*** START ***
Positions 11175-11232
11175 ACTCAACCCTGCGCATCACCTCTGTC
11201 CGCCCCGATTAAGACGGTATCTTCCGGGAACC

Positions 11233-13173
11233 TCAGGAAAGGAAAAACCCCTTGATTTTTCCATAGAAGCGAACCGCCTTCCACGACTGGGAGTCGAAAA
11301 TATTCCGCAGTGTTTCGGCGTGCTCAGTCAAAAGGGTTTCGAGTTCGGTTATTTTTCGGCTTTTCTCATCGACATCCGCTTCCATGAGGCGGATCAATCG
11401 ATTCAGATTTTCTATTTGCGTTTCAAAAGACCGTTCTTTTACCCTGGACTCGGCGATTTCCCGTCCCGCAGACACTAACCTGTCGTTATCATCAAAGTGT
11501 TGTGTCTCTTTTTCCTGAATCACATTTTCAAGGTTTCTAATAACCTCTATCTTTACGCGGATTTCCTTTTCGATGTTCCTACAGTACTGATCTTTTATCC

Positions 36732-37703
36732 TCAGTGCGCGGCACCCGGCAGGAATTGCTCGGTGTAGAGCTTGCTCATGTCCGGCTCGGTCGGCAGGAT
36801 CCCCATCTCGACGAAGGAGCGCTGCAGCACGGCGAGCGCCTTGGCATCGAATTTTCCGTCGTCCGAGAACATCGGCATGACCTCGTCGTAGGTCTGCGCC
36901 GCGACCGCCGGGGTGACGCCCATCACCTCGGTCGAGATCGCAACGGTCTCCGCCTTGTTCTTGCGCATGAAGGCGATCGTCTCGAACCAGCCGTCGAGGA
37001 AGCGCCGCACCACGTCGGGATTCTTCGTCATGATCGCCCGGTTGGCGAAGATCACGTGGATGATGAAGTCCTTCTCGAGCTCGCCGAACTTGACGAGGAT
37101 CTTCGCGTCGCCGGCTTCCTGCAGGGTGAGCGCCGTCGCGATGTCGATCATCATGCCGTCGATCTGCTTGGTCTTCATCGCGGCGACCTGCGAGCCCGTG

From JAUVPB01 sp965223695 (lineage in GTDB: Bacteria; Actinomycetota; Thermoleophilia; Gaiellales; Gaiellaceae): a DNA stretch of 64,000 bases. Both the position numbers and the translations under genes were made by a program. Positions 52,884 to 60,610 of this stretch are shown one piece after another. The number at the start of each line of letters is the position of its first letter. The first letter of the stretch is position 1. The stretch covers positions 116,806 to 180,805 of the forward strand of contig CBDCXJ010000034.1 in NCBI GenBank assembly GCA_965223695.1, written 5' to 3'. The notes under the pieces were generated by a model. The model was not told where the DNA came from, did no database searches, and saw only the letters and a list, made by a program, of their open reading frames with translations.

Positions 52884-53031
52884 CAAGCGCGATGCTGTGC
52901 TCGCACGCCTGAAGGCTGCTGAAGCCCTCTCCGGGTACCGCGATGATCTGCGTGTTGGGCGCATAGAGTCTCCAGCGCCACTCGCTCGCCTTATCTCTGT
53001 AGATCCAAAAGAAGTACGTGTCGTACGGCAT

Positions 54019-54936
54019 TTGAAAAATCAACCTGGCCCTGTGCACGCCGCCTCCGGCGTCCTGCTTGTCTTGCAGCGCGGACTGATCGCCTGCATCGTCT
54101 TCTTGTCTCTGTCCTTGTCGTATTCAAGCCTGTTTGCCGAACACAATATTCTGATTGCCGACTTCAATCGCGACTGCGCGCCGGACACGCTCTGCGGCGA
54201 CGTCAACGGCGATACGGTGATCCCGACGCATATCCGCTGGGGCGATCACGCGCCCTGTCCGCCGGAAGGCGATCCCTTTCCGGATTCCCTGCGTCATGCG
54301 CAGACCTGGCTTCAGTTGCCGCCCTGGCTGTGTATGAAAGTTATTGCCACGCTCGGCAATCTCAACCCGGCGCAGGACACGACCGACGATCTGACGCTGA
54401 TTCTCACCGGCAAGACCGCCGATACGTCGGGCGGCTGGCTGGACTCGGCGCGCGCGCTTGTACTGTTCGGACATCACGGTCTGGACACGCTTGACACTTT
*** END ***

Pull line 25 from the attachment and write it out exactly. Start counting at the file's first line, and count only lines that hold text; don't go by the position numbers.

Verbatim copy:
54401 TTCTCACCGGCAAGACCGCCGATACGTCGGGCGGCTGGCTGGACTCGGCGCGCGCGCTTGTACTGTTCGGACATCACGGTCTGGACACGCTTGACACTTT